Working in consumer marketing is seen as the apex of the career pyramid. Indeed, it is taken almost for granted that consumer marketing, and in particular FMCG marketing, has the best brands, agencies and talent. Starting your career at Procter & Gamble, Coca-Cola or Diageo can set up your career for the long term.

But is it time to rethink this idea, when we see so much great marketing being done outside of the FMCG giants and, indeed, unconnected with consumer marketing? I’m tempted to ask the question: is the FMCG hegemony finally over?

Here is something you will never hear or read: what can consumer marketing learn from business-to-business marketing. B2B is often seen as the ugly stepsister of marketing. Not that sexy, not that interesting and certainly nothing to learn from.

Let’s see how true that really is. The dramatic effects of trends like cloud computing, managed services, the consumerisation of technology and the rise of software-as-a-service (SaaS) models have meant that the rules of the tech marketing game have changed. The outcome is that B2B customers don’t want to pay high prices out of capital expenditure budgets and now prefer lower cloud prices paid from operational spend.

The industry that has previously been dominated by the ‘pay first, consume later’ principle is now transforming to a ‘pay as you consume’ model. In other words, these B2B brands only get paid when and if the customer successfully consumes the business value of their product.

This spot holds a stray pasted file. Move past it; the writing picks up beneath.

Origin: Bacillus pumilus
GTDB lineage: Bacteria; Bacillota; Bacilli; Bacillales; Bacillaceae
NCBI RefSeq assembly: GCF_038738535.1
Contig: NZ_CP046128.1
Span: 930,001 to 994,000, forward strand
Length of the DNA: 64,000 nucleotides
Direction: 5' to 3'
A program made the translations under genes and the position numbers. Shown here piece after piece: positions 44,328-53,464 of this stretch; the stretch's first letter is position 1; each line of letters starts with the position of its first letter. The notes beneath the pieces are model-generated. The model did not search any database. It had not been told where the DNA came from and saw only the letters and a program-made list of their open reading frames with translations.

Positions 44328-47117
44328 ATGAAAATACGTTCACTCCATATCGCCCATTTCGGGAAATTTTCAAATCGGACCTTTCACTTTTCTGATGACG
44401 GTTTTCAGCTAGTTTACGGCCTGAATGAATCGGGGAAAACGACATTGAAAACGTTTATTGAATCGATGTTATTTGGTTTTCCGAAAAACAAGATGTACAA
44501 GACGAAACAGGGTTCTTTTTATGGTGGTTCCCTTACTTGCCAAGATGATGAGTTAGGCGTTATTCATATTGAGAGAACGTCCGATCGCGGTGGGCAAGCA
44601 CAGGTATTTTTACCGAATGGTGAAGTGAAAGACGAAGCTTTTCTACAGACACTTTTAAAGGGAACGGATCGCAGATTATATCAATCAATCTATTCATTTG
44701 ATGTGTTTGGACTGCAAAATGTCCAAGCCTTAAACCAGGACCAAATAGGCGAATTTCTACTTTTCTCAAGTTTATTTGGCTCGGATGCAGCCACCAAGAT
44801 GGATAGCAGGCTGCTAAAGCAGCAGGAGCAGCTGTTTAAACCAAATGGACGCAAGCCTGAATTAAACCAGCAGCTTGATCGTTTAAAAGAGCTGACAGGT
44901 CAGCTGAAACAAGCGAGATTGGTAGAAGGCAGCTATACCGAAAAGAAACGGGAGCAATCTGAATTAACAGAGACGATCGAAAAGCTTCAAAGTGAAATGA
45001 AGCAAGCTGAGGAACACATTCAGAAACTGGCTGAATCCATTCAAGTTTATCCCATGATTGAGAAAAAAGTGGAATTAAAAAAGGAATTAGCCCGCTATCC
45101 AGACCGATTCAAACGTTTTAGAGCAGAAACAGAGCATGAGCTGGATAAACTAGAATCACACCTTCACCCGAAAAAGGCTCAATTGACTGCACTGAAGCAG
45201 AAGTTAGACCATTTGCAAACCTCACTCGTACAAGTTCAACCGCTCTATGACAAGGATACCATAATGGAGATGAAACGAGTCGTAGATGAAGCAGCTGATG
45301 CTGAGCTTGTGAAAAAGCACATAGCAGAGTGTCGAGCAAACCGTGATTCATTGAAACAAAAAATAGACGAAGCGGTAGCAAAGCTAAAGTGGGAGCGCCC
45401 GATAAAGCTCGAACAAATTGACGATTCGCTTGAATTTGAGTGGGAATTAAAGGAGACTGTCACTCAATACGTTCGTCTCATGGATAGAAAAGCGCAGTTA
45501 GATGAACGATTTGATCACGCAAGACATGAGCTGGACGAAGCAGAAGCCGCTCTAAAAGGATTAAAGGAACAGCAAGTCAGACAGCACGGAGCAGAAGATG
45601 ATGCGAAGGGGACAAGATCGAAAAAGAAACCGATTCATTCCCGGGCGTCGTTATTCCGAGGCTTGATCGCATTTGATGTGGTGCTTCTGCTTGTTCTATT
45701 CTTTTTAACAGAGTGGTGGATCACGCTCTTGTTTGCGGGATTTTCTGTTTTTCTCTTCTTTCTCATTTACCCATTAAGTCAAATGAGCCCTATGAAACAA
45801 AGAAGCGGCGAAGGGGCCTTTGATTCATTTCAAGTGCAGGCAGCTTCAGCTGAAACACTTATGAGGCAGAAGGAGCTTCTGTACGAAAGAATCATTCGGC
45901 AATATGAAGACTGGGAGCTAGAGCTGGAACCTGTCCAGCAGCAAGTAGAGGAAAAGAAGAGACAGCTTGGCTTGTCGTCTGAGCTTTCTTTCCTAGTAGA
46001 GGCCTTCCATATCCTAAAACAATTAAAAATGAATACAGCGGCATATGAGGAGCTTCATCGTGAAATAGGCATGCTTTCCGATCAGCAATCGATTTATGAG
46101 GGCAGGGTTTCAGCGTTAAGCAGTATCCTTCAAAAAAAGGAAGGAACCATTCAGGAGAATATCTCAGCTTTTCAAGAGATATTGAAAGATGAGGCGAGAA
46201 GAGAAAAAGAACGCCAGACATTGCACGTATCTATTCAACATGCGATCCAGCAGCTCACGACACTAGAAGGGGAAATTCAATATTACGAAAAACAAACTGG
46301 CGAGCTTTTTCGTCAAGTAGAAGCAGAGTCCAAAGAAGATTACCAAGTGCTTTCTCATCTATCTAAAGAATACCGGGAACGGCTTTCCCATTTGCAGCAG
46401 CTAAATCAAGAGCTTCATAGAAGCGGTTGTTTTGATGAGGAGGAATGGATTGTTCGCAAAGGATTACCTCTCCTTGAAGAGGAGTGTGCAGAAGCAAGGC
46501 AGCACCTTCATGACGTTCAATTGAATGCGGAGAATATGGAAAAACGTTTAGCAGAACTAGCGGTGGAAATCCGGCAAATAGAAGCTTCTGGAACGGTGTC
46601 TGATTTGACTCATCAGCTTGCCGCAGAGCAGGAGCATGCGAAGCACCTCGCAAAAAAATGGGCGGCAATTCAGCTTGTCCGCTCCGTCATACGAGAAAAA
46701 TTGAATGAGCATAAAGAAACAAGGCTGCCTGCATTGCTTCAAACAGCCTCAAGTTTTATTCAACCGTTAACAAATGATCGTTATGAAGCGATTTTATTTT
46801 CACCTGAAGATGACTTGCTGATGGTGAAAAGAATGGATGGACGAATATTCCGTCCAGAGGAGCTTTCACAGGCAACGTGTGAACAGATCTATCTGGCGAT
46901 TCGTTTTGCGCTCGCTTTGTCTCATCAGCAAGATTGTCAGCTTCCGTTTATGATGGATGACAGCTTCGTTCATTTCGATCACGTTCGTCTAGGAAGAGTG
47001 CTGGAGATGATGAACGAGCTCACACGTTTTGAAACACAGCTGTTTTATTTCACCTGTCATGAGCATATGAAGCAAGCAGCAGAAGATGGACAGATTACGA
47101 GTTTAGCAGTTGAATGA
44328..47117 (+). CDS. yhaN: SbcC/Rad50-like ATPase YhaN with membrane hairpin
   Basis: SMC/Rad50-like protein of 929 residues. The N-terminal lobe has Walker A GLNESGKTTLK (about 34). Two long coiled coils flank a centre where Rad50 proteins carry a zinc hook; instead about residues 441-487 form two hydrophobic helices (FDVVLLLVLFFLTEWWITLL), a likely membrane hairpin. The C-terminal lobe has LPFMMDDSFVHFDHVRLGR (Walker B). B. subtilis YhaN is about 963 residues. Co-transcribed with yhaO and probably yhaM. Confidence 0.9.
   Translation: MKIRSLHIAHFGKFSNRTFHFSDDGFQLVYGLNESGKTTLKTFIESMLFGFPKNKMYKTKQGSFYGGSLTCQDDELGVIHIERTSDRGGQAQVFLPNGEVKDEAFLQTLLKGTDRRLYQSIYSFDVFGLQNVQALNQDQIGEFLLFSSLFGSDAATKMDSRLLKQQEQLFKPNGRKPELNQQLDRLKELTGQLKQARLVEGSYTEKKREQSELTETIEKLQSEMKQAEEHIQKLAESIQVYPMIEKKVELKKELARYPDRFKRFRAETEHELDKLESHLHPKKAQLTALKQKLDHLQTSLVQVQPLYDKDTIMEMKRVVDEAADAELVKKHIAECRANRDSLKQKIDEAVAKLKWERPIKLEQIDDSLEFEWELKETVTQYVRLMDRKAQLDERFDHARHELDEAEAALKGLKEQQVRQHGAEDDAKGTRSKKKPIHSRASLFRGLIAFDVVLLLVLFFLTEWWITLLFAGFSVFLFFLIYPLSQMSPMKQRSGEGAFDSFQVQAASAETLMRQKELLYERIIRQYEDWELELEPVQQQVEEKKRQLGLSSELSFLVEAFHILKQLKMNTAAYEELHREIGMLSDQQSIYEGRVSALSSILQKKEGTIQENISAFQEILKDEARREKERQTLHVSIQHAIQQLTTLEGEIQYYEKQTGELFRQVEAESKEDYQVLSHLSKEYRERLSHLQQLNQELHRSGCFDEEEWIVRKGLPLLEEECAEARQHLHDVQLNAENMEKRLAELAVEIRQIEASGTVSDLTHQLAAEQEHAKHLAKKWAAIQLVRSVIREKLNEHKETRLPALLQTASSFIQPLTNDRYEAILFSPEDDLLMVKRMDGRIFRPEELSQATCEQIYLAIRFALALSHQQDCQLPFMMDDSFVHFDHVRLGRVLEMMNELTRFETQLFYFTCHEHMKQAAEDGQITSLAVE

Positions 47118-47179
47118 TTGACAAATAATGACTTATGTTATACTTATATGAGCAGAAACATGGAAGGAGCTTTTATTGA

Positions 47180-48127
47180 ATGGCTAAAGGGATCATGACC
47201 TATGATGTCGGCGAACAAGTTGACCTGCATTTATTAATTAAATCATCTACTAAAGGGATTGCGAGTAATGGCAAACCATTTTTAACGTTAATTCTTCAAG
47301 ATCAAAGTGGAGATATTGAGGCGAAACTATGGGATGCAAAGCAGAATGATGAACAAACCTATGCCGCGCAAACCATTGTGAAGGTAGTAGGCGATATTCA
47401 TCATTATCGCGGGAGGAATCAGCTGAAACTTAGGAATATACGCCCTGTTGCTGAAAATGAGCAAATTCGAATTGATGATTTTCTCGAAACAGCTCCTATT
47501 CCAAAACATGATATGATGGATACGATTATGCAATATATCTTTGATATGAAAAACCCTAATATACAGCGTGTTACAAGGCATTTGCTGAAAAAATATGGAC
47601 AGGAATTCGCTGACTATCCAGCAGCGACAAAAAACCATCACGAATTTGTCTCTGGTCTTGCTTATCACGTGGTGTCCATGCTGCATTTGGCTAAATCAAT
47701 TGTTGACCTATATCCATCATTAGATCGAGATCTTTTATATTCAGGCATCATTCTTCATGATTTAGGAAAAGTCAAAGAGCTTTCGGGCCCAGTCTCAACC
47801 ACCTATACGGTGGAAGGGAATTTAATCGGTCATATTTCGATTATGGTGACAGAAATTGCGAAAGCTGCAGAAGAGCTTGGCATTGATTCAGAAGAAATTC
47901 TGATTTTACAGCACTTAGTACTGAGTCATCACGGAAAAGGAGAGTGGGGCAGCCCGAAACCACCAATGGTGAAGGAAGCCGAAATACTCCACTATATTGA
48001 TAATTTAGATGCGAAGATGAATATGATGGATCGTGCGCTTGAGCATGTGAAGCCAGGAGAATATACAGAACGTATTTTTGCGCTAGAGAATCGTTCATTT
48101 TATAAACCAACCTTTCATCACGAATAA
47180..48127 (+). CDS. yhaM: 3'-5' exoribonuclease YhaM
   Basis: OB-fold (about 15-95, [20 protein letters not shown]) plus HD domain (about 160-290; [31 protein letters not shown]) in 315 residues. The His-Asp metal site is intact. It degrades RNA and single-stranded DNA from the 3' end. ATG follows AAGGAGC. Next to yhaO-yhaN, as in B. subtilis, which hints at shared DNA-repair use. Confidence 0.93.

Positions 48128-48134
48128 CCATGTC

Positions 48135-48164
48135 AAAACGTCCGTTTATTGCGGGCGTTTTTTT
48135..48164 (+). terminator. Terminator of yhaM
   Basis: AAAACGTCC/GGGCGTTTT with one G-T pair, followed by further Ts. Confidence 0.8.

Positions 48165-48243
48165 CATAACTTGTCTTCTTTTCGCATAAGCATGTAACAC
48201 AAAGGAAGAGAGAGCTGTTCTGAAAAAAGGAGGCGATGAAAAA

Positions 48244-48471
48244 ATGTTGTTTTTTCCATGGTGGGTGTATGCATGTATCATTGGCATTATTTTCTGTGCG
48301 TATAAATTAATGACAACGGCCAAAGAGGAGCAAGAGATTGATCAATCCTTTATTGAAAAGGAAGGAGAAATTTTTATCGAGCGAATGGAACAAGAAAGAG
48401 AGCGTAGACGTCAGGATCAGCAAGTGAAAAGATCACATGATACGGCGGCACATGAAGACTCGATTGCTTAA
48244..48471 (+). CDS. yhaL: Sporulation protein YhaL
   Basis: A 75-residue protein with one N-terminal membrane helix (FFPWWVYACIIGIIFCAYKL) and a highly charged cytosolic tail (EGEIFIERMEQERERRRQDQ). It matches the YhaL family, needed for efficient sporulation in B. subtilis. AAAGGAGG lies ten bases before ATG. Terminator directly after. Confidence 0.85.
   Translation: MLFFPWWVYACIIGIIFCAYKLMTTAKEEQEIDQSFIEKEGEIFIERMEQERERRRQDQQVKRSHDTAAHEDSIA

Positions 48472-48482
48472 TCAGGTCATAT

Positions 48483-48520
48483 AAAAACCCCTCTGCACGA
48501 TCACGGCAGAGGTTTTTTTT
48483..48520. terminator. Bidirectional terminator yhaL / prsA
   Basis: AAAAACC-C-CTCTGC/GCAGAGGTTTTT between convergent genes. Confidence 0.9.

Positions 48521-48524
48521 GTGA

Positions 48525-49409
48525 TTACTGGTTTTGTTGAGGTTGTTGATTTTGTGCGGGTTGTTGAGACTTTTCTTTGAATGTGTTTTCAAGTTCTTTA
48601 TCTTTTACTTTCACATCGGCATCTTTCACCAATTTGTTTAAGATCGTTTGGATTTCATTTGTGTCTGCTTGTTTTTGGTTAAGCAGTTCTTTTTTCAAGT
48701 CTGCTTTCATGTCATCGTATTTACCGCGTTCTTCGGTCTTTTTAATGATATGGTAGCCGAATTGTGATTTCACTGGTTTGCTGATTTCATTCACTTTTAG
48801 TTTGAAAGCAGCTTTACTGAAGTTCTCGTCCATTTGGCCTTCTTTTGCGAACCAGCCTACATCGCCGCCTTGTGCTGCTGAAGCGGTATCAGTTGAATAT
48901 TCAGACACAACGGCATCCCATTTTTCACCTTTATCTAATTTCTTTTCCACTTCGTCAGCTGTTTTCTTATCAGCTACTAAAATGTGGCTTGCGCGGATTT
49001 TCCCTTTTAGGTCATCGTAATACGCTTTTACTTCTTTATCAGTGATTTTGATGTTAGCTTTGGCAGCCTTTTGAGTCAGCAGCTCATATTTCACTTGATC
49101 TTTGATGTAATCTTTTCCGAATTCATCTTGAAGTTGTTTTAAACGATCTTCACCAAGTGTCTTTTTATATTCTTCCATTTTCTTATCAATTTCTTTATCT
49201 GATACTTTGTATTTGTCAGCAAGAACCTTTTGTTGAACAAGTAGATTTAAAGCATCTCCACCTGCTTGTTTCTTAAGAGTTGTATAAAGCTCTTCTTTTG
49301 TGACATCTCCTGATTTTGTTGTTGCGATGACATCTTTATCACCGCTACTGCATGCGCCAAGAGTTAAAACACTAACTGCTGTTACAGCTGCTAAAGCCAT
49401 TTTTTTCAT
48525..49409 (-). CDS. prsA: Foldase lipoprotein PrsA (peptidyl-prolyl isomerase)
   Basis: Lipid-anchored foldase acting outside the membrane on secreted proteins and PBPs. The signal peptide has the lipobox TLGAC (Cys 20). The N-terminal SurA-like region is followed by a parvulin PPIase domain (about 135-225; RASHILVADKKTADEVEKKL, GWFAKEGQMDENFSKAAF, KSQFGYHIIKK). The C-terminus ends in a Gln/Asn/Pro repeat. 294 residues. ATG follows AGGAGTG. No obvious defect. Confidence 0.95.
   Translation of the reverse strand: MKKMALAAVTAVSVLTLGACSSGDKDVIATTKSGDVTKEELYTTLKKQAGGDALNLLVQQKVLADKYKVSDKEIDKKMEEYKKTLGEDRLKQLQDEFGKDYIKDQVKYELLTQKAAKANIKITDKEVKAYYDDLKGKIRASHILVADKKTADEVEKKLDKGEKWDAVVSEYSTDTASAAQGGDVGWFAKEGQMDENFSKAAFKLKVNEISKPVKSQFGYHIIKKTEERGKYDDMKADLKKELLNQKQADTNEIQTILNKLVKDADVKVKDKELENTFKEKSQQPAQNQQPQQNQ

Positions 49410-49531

These vendors include some of the world’s biggest brands: Microsoft, Salesforce and Amazon (through its AWS division). The SaaS business model eliminates the risk for the customer, and the vendor has to relentlessly create and deliver value all the time, otherwise subscriptions fall off a cliff.

Concepts such as lifetime customer value and cost per acquisition are the most important metrics because these are the lifeblood of a business. SaaS brands have to think of customers not as buyers, but as future users, where delivery of the proposition is directly connected to the success, and indeed the share price, of the customer. These B2B brands have to continuously create value for the customer, otherwise it’s game over.

Compare that to my most recent experience with one of the UK’s best-known mobile operators, a household-name consumer brand. I had just switched after my patience had run out after 17 years of loyalty (yes, you read that right, 17 years) with another brand.

Within one month of joining, I rang the new…